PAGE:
Saturday, August 31, 2013

Aurora Borealis.

Illustration for Jules Verne's An Antarctic Mystery,
via Smithsonian Libraries

I've been trying hard to imagine the feeling of seeing Aurora Borealis swirling and dancing right above your head. I imagine the feeling being so intense that I would lose the ability to speak for hours, maybe even days...

I started thinking about this as I stumbled upon a name of Seanie Blue. He is a photographer who decided to travel north to "catch" Aurora Borealis in order to conduct a personal experiment. He wanted to check if the impression of seeing Aurora Borealis would be aesthetically so strong that it would make him forget the love affair which had been stuck in his head for quite some time and thus help him cure his broken heart. His project isn't finalized yet so we still don't know the outcome but I bet that he's now cured.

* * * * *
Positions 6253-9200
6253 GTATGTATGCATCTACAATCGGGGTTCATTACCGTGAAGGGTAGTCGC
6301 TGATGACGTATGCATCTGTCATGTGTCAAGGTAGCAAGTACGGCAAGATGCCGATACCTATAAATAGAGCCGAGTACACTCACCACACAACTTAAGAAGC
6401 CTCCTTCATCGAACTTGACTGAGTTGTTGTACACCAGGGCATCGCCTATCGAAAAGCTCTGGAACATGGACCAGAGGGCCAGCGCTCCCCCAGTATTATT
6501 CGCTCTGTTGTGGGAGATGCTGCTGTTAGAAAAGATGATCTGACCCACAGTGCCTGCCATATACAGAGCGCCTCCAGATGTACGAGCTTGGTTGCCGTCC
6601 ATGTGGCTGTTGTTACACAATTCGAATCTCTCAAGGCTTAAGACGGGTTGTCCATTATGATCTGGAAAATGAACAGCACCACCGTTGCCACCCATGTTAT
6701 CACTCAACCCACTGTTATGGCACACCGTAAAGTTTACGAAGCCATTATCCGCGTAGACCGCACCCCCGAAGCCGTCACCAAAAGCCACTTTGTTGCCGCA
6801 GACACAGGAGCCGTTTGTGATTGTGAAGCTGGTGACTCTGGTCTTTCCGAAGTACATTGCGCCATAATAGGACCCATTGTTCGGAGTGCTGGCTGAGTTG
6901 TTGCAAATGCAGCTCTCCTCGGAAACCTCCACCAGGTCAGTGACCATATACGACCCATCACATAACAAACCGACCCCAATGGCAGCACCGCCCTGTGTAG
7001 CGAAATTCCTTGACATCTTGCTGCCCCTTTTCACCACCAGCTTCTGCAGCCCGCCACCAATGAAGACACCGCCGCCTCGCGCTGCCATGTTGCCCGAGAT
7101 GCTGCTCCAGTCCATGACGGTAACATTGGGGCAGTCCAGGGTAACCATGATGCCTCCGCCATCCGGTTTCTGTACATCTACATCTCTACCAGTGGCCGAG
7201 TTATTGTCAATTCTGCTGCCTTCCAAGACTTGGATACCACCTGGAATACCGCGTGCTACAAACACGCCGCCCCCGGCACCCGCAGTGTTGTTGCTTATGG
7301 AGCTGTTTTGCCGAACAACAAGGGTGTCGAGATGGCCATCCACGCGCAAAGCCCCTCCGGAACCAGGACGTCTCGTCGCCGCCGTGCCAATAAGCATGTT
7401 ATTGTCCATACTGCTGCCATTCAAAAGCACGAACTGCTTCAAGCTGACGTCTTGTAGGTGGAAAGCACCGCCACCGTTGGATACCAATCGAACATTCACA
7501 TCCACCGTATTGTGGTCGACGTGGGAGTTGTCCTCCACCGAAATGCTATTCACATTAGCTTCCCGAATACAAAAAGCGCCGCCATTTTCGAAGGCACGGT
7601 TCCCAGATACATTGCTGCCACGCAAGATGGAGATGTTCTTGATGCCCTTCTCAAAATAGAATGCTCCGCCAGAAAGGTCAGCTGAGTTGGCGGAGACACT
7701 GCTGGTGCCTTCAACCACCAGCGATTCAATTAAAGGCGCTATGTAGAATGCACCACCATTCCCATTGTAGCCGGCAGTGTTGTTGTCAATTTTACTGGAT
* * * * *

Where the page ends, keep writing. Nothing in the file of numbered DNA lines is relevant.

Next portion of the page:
"Directly overhead, and coming at you like falling paint."
- Seanie Blue, 
©Seanie Blue

I could watch this video over and over again....

A fascinating discovery made by scientists in 2012. is that Aurora Borealis, or the Northern Lights, really do produce sound. This has been speculated over the years as many people who had seen Aurora Borealis also sometimes described hearing a special kind of noise, but this has not been officially confirmed until last year.

Scientists had always thought that Aurora Borealis is too far away for the people to hear the sounds it made but last year the researchers at Aalto University in Finland recorded the sound sources in an observation site and it turned out that the sources are just 70 meters above the ground.
Details about how these sounds are created are still a mystery. It is speculated that the same solar waves of charged particles that generate the display, also generate the sound but it is unknown why the sound doesn't occur regularly during every Aurora Borealis appearance.

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